In the case of Iran, the restoration of sanctions will occur in stages. Sanctions on the export of Iranian oil and petroleum products will begin on November 5, 2018. There are already restrictions on Iran’s purchase of US currency, and its ability to trade in gold and precious metals. As a consequence of these and other restrictions, the local currency—the Iranian rial—is losing most of its purchasing power (since 2010, it has lost two-thirds of its value against the US dollar), while the price of consumer goods is doubling. On top of these changes, the cost of imported drugs has risen by 40-50%. The government’s monthly cash allowance “buys less than $4 worth of goods because the official exchange rate has not been adjusted,” according to Shashank Bengali, a Los Angeles Times South Asia correspondent.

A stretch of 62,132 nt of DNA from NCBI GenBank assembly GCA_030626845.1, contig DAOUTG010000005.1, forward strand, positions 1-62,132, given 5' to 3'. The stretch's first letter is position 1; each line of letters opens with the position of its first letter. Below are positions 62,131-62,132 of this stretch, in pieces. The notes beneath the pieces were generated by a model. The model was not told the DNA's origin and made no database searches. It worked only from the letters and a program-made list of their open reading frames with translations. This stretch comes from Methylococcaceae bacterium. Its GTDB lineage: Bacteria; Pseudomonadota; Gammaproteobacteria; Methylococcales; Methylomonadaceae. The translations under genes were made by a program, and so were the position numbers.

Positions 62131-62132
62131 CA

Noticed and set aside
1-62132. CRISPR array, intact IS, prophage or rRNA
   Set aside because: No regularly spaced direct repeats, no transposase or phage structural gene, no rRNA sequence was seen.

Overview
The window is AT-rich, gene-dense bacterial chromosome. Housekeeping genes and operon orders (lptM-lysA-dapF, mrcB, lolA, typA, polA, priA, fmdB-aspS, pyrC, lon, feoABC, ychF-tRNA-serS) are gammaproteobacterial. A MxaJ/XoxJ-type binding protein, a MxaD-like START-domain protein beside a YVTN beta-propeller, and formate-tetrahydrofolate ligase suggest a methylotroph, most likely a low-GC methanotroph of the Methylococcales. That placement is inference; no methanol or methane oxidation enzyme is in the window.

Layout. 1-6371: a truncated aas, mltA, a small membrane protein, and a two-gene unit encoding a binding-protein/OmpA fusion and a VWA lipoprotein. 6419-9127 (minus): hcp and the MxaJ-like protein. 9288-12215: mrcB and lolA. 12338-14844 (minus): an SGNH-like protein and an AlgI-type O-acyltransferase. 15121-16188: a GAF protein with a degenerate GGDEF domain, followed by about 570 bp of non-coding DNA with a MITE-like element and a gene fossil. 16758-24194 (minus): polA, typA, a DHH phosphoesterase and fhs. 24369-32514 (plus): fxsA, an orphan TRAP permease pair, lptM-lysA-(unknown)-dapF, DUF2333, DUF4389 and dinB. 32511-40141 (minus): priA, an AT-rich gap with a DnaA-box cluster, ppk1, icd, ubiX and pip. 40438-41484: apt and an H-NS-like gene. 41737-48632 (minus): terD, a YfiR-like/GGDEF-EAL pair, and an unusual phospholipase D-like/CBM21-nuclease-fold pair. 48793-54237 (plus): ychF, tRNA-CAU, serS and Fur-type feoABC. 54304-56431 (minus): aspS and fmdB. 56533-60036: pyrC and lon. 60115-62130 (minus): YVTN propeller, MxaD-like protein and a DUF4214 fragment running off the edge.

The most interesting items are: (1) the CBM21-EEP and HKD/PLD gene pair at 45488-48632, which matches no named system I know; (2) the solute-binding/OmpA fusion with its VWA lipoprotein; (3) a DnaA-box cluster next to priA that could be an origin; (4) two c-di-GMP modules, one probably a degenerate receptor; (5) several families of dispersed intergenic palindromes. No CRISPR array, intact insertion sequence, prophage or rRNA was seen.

By far, the most damaging effect of sanctions has been their impact on Iran’s healthcare system. Severely reduced oil revenues mean less money to invest in national health programs, and this decline is directly related to critical shortages of medicines, medical supplies, and medical devices. Journalist Bethan McKernan, reporting from Beirut on August 23, 2018, noted that “For ordinary Iranians, the brief optimism created by the 2015 international nuclear deal has evaporated, and many are now fearful of the future.”

For veteran administration hardliner John Bolton, “The re-imposition of sanctions, we think, is already having a significant effect on Iran’s economy and on, really, popular opinion inside Iran.” That certainly seems to be the case as millions of Iranian citizens are paying the price of American hubris. In her report, McKernan points out that “More than 80 million ordinary citizens [are] feeling the pinch as [the] rial tumbles, food prices and rent soar and supplies of vital imported medicines begin to run out.”